Rally speakers: New Coal tears mining, families apart
unique combination of politicians, concerned grandmothers, mining
magnates and environmental activists met on Thursday, June 28 at 12:30pm
on the steps of Parliament House.Speakers were opposing new
coal projects, including a brown coal export industry, which would
triple Victoria's contribution to greenhouse gas pollution.
star of the event was Twiggy Palmcock, representing “the forgotten
voices of mining magnates”. He argued that all coal is good coal, and
offered to dig coal mines in a bowl shape for the “Greenie farmers from
Bacchus Marsh”. Mr Palmcock stated that “The real people who are
suffering are honest toiling billionaires like me. These mining and
carbon taxes are just tearing mining billionaire families apart.”
(less satirical) speakers included Mr Don Nardella, MP for Melton, who
was supporting the people of Bacchus March for “doing it really tough”
in fighting Mantle Mining whose shares have gone “through the roof”
because they have found coal.
Katie, a resident of Bacchus Marsh, told the 200+ person crowd that “New coal in Victoria is unsustainable and unethical.”
activist groups such as Quit Coal, Friends of the Earth, Environment
Victoria, and Greenpeace staged the event. The newest co-sponsor was a
group of concerned citizens from No New Coal Bacchus Marsh, “I am
stepping outside of my comfort zone by being here”, stated wheat and barley farmer Kate Tubbs, “I've just been looking into the health issues involved with coal dust and it's horrific.”
Environment Victoria Campaign Director Mark Wakeham was quick to point out the irony that Energy technology company HRL has frozen plans for a $1.2
billion coal gasification plant at Morwell just after the Victorian
Civil and Administrative Tribunal (VCAT) decided HRL could build the
plant to its preferred 600 megawatt capacity. The VCAT ruling reversed a
300MW restriction by the Environment Protection Authority, but insisted
that the federal government must first buy out and close an old station
HRL's project documents explain that the hybrid plant – the first of its type in Australia at a commercial scale – would run on synthetic gas derived from brown coal using new technology. The HRL design first dries out the brown coal, then gasifies it before mixing it with piped-in natural gas. Its greenhouse gas emissions would be 30 percent less than existing brown coal-fired power stations in Victoria’s Latrobe Valley, about the same as a modern black coal plant or open-cycle gas-fired station.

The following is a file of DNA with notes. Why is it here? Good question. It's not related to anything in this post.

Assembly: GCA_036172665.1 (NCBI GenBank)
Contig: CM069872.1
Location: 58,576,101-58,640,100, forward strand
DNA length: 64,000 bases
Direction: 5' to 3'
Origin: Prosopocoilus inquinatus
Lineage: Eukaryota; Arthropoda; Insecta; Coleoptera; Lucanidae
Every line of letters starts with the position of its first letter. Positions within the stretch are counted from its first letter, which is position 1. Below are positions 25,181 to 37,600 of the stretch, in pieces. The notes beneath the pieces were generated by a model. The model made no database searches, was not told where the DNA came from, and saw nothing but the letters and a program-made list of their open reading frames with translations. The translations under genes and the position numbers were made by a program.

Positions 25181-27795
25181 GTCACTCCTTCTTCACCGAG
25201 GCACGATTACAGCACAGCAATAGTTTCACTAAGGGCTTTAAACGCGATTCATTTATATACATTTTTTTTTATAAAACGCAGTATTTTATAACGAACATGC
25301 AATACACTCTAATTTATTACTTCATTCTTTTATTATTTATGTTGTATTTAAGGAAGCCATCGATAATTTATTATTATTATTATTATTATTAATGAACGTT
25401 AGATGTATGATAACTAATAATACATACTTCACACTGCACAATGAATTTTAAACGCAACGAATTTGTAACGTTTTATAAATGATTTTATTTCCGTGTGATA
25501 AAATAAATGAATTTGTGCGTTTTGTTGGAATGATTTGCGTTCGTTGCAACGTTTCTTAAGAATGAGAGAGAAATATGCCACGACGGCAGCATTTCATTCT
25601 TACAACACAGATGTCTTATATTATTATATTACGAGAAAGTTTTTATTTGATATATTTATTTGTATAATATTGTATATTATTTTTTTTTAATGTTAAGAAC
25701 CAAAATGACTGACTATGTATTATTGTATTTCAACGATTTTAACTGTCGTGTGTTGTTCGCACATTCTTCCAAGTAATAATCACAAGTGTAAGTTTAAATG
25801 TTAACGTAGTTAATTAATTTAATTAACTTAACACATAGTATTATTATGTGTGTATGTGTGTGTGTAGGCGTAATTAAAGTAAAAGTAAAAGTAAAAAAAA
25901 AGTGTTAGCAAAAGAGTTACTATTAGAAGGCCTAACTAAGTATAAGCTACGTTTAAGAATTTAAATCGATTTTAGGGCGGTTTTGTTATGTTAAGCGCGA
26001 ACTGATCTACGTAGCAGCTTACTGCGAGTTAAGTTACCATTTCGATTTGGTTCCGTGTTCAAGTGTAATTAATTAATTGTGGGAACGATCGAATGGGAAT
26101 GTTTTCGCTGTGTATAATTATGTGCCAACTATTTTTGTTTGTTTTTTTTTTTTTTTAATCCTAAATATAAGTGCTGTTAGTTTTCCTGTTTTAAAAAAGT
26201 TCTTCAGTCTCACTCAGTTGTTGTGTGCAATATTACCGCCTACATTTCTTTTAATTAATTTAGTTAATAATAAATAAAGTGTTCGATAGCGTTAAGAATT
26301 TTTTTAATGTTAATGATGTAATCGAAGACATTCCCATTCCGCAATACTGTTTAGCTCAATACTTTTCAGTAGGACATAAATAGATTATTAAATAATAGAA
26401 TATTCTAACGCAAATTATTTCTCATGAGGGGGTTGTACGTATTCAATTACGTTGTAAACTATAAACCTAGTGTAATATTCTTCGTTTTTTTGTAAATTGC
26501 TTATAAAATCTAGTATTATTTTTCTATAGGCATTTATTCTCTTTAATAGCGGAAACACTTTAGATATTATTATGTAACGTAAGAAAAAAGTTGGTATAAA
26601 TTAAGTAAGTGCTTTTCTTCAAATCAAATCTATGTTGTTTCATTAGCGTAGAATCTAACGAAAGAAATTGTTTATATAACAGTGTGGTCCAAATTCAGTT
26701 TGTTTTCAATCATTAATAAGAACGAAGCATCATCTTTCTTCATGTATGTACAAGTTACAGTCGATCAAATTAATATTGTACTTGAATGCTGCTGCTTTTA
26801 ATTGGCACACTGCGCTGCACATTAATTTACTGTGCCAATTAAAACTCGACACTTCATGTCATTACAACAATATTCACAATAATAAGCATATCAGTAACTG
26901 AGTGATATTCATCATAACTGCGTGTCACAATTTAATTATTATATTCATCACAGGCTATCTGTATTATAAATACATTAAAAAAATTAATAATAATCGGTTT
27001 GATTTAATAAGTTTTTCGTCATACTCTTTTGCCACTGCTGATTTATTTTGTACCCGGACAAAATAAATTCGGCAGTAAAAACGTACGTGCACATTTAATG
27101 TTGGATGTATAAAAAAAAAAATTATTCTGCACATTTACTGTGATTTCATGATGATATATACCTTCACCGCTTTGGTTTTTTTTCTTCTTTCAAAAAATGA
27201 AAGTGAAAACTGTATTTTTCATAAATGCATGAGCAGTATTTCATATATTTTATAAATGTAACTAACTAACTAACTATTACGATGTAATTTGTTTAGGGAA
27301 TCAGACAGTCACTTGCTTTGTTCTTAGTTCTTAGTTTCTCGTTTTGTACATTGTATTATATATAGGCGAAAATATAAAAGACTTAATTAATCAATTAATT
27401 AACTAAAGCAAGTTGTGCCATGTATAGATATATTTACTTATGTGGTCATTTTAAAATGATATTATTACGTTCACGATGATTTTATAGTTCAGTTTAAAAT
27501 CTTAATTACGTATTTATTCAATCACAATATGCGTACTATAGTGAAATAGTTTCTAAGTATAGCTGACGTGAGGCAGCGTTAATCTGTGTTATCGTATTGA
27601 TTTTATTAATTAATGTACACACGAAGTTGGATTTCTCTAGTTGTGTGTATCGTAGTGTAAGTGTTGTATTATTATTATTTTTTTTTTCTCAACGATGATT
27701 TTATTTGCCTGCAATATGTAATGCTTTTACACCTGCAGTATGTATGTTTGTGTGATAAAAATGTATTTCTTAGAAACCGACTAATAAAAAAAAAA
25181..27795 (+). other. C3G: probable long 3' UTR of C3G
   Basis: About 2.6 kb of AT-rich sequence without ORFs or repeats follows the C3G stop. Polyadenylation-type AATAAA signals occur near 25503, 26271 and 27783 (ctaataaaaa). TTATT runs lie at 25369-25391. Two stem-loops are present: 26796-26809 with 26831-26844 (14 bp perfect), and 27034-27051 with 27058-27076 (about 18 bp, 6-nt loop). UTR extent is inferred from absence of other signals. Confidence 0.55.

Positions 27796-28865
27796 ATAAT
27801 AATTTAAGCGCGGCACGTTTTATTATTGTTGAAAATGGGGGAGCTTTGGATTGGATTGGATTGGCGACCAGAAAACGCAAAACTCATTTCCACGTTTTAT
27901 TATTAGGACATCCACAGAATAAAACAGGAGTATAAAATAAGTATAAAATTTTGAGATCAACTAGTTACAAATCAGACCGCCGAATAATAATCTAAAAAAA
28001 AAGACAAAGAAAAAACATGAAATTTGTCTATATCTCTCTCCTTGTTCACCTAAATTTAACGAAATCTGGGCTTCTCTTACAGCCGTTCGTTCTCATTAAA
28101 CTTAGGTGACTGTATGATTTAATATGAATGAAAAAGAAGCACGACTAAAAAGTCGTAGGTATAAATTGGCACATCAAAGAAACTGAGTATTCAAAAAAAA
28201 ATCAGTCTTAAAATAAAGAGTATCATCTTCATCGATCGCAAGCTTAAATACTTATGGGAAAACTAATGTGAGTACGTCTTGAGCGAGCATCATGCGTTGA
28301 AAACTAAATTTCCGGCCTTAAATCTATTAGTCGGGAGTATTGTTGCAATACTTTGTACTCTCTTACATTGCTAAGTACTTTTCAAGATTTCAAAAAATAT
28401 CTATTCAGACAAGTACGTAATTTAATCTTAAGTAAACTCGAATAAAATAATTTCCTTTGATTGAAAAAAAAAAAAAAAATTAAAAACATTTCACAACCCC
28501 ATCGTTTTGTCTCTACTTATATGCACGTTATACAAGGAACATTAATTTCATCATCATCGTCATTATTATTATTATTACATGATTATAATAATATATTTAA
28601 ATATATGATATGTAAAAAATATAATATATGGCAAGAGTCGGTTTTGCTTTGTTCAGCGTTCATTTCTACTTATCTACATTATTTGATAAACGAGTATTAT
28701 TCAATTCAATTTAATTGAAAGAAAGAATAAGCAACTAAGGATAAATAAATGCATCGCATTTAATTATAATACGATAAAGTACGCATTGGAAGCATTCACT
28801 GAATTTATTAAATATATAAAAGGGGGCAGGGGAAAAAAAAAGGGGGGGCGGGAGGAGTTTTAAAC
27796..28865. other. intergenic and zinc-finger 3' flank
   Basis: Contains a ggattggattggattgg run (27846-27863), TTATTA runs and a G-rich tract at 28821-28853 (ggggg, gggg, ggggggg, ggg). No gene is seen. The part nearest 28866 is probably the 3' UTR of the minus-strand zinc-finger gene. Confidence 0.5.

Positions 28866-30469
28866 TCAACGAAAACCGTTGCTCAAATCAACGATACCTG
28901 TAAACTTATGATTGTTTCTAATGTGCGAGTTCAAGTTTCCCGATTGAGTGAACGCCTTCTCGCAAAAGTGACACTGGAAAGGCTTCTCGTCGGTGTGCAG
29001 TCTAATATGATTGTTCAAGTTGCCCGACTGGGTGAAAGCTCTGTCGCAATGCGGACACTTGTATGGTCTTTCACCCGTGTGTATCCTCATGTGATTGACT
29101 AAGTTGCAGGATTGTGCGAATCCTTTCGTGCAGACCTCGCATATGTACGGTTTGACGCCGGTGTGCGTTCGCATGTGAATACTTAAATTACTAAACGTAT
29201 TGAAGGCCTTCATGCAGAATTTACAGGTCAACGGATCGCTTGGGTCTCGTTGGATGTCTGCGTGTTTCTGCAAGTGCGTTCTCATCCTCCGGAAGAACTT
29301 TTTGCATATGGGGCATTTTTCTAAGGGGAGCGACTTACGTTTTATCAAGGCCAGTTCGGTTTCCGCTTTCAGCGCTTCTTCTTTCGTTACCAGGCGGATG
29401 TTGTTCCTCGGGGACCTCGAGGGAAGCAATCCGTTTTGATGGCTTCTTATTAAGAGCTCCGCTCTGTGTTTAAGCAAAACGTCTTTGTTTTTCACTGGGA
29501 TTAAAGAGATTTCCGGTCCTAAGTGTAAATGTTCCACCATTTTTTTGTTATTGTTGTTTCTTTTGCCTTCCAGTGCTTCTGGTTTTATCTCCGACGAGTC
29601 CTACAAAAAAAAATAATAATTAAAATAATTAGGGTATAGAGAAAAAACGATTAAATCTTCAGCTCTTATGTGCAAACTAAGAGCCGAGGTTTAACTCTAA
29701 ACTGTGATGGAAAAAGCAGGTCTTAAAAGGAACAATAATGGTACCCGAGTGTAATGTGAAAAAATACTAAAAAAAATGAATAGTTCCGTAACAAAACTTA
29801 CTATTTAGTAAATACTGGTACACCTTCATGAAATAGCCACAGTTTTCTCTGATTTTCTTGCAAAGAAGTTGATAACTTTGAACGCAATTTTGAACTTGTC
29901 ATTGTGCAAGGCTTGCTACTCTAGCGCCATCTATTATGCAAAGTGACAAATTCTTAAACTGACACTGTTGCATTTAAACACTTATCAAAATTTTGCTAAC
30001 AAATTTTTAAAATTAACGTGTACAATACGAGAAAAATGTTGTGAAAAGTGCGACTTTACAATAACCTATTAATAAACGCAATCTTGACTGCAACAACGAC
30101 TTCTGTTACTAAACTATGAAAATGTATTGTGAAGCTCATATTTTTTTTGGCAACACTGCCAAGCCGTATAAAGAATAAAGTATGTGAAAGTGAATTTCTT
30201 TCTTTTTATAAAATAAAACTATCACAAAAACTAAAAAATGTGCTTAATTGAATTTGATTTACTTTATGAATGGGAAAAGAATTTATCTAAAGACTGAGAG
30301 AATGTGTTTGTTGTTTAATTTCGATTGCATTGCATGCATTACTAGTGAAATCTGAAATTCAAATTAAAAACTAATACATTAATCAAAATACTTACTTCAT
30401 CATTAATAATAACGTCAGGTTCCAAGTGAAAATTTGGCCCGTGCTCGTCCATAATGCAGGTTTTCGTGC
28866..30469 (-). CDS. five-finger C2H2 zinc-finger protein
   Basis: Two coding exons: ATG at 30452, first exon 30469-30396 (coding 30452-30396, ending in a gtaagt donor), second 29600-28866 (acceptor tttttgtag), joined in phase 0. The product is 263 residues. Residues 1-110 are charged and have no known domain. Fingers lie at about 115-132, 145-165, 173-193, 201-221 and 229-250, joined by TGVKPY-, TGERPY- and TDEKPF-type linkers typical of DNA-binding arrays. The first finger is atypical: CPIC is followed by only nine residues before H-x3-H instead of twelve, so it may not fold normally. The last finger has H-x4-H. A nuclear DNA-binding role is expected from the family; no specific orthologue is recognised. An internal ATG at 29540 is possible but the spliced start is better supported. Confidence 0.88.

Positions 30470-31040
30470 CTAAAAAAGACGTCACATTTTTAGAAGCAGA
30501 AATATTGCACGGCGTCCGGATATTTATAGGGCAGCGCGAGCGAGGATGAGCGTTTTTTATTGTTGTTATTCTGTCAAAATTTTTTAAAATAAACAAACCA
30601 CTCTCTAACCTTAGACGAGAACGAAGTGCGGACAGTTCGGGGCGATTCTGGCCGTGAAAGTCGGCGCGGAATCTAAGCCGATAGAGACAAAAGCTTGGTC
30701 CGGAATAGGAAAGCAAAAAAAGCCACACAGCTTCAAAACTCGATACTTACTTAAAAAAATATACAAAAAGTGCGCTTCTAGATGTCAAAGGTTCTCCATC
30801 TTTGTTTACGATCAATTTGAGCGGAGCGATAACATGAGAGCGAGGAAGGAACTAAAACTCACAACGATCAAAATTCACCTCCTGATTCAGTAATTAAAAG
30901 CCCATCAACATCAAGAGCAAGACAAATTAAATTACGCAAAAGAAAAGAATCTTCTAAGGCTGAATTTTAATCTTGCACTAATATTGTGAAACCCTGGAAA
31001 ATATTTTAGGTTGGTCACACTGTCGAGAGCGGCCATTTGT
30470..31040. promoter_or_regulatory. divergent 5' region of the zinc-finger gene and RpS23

The Federal and State governments have set aside $150 million to fund HRL’s proposed new coal power station using experimental technology to dry and export brown coal. But HRL has yet to find a backer for the rest of the funds.
2011 Australia’s big four banks all announced that they were not
involved in HRL's project. In October 2011 a number of international
banks declared that they too would not finance the proposed power
station, with HSBC indicating that HRL was too polluting for them to
A Sydney Morning Herald article quotes
Federal Resources and Energy Minister Martin Ferguson stating the
government's funding agreement with the company would stand until the
end of June. That article also explains that Paul Welfare, general
manager with HRL subsidiary Dual Gas, said the tribunal judgment
"effectively put the future of the project in the hands of the
Australian government...It is unclear what it means for the future of
Victoria's Latrobe Valley."
No New Coal rally organiser made the point of the rally clear: “We're
calling on Bacchus Marsh to be protected from coal mining, we're calling
on Gippsland and the rest of our state to be protected from coal seam
for HRL's project is not supported by Victorians – A recent Newspoll
survey in Victoria found that two-thirds of Victorian supported
reallocating the $100 million earmarked for the HRL power station to
support renewable energy.
rally ended at 1:30 with a rather catchy chat: “Coal, don't dig it,
leave it in the ground it's time to get with it.” Only time will tell if
the Baillieu government will join in the growing chorus.